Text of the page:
SGTC Participates in GYSTC Science Day at Jimmy Carter Boyhood Farm – Americus Times-Recorder

From staff reports

AMERICUS – South Georgia Technical College recently participated in the Chattahoochee Flint Georgia Youth Science and Technology Center (GYSTC) Science Farm Day at Jimmy Carter’s Boyhood Farm outside of Plains recently.

The day was filled with opportunities for the approximately 200 grade six through eight students from Dooly County, Southland Academy and Quitman County to learn about the science of agriculture. Sixteen different options were offered from 9:00 a.m. to 2:00 p.m., to allow potential young farmers to immerse themselves in one of Georgia’s greatest industries. The event was coordinated by Emily Strickland, GYSTC Regional Coordinator for the Chattahoochee Flint area.

Agriculture and agribusiness have a $74 billion economic impact on the state’s economy, and GYSTC’s science day was designed to share with college students some of the agriculture-related businesses available in Georgia.

South Georgia Technical College provides bags for each of the students in attendance, then Welding Instructor Ted Eschmann, John Deere Agricultural Technology Instructor Matthew Burks, Industrial Maintenance and Electrical Systems Instructor Patrick Owen, Instructor diesel Chase Shannon and precision manufacturing instructor Chad Brown joined Academic Dean Dr. David Finley and Nancy Fitzgerald, Institutional Effectiveness and Grants Coordinator, created activities highlighting their program areas and the importance of these areas for agriculture and Georgia.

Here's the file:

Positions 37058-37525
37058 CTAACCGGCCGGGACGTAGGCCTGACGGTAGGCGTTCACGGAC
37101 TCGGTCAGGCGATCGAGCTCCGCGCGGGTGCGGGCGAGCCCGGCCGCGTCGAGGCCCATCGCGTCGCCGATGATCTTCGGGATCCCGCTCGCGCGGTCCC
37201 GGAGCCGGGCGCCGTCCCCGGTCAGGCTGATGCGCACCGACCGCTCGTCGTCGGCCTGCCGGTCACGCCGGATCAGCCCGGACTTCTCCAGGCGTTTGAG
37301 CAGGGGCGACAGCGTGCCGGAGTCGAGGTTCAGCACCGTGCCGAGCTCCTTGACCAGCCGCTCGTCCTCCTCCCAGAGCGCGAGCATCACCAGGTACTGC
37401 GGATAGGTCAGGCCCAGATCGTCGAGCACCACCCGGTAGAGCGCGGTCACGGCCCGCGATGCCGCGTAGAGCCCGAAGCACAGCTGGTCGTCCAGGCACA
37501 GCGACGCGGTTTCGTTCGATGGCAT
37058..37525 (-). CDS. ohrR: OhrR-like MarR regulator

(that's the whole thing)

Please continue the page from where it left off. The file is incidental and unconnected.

SGTC installed a trailer with welding and excavator simulators to allow students to try their hand at welding as well as working with an excavator. Academic Dean and former Culinary Arts Instructor Dr. David Finley gave a corn cooking demonstration to show students just how important farm-to-table culinary arts are.

Patrick Owen, an industrial maintenance and electrical systems instructor, installed solar panels to show students how solar energy generates power on farms and other agribusinesses, then Matthew Burks, agricultural technology instructor John Deere, had a small tractor to show the students how farming technology has changed over the years. .

“This event was all about industry and learning,” said Emily Strickland, who created the program for the event. “We wanted students to be aware of what agribusiness is and hopefully we can ignite fires of interest to keep Georgia’s number one industry going.”

Through an “innovative grant”, Emily is trying to reach women and minority populations in particular. It does this in a very convenient interactive way. She uses students as well as adults to educate. There were different learning styles going on for this event. Some included scavenger hunts in which a student sought information about crops grown in the field, knowing which sex of bird had the most vibrant colors, what a windmill was used for, and other intellectual quests. There were several stations where a student could learn about different aspects of agriculture, water testing, commodities, welding, irrigation, minerals, and even tractors.

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